Prevalence and factors associated with self medication with antibiotics among University students in Moshi Kilimanjaro Tanzania
Background: Self medication is a common practice of using medicines without a medical supervision by the people them- selves. Self medication is likely to happen when people feel unwell, it is worse in the population with poor helth seeking be- havior. Therefore it is important to assess the prevalence and factors associated with self medication with antibiotics among University students in Moshi, Kilimanjaro Tanzania.
Methods: A cross sectional study was conducted from April-August 2019 at two Universities in Moshi, including one med- ical and one non medical. The study population were undergraduate students aged 18 and above, A self-filled questionnaire was used for data collection and data analyzed using the SPSS version 16 and association was tested using chi square.
Results: Out 374 students enrolled 187 from each University, 126 were female and 248 were male with age ranging from 19 to 35 years with mean age of 23.91 years. The prevalence of self medication with antibiotics was 57% and the most com- mon used antibiotics was amoxicillin with prevalence of 32.08%. The common reported symptoms/diseases were headache (31.02%) followed by malaria and coughing with prevalence of 15.24% and 10.96% respectively. The commonest reasons of self medication reported to be emergency illness (38.77%) and delaying of hospital services (24.33%). The commonest effects reported among respondents which practiced self medication with antibiotics were worsening of the condition that they were suffering in (4.55%) and body rashes (2.67).There was no significant difference between self medication practices among medical and non medical students(p = 0.676).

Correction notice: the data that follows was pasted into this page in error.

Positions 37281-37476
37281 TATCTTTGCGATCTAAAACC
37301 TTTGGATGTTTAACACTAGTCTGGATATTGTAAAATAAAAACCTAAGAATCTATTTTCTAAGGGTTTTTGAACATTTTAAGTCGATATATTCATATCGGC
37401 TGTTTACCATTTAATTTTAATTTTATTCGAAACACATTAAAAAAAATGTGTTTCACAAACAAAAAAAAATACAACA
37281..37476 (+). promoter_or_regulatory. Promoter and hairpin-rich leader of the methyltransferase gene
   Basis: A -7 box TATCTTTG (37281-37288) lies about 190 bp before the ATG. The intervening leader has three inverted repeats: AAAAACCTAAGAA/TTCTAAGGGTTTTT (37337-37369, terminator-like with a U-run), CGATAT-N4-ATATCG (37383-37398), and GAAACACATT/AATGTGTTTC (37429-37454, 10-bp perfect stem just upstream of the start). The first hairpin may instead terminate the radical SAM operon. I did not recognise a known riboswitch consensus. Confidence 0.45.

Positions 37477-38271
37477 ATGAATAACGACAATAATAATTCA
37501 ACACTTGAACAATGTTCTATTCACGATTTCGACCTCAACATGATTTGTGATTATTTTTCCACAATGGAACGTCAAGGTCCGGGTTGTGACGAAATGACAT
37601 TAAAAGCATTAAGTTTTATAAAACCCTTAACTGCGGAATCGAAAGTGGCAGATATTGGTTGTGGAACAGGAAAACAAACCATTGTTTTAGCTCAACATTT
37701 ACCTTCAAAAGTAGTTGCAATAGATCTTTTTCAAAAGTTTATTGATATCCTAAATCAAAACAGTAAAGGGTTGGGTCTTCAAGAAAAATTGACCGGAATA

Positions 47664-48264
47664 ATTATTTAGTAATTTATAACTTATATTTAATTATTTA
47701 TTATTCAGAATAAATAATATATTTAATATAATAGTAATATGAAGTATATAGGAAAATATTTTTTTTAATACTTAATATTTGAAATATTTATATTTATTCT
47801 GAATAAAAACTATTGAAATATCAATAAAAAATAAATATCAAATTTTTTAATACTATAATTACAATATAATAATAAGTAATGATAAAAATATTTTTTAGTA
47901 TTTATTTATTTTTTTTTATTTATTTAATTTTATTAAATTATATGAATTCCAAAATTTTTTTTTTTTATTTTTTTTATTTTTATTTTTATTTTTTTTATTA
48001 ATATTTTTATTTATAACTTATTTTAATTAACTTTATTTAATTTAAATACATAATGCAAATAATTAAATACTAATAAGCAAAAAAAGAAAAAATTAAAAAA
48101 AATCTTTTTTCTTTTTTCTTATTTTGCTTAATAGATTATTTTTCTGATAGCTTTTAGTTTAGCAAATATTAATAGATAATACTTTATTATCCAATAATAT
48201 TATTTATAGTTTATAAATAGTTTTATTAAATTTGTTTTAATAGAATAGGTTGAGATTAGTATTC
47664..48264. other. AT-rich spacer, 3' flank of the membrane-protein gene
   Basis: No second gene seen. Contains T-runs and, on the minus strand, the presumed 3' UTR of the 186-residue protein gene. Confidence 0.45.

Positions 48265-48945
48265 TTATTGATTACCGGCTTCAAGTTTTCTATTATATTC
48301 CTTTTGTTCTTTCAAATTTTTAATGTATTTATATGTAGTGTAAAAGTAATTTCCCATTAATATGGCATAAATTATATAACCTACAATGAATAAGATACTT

Conclusion: The prevalence of self medication with antibiotics was high among University students and there is no signif- icant difference in both medical and non medical students. The most feared outcome on self medication with antibiotics is antibiotic drug resistance which leads to treatment failure along with high financial costs and increase mortality rate following microbial infections.
Keywords: Self-medication; antibiotics; University students; Moshi; Tanzania.
While African Health Sciences has been freely accessible online there have been questions on whether it is Open Access or not. We wish to clearly state that indeed African Health Sciences is Open Access. There are key issues regarding Open Access needing clarification for avoidance of doubt:
- 1. Henceforth, papers in African Health Sciences will be published under the CC BY (Creative Commons Attribution License) 4.0 International. See details on https://creativecomons.org/)
- 2. The copyright owners or the authors grant the 3rd party (perpetually and in advance) the right to disseminate, reproduce, or use the research papers in part or in full, format/medium as long as:
- No substantive errors are introduced in the process
- Attribution of authorship and correct citation details are given
- The referencing details are not changed.
Should the papers be reproduced in part, this must be clearly stated.
- 3. The papers will be freely and universally accessible online in an easily readable format such as XML in at least one widely recognized open access repository such as PUBMED CENTRAL.
B. ABRIDGED LICENCE AGREEMENT BETWEEN AUTHORS AND African Health Sciences
I submitted my manuscript to African Health Sciences and would like to affirm that:
1.0 I am authorized by my co-authors to enter into these arrangements.
2.0 I guarantee, on behalf of self and co-authors:
- That the paper is original, and has not been published in any other peer-reviewed journal; nor is it under consideration by other journal (s). It does not infringe existing copyright or any other person’s rights
- That we are/I am the sole author(s) of the paper and with authority to enter into this agreement. My granting rights to African Health Sciences is not in breach of any other obligation
- That the paper contains nothing unlawful, or libelous. Nor anything that would constitute a breach of contract, confidence or commitment given to secrecy, if published
- That I/we have taken care to ensure the integrity of the article.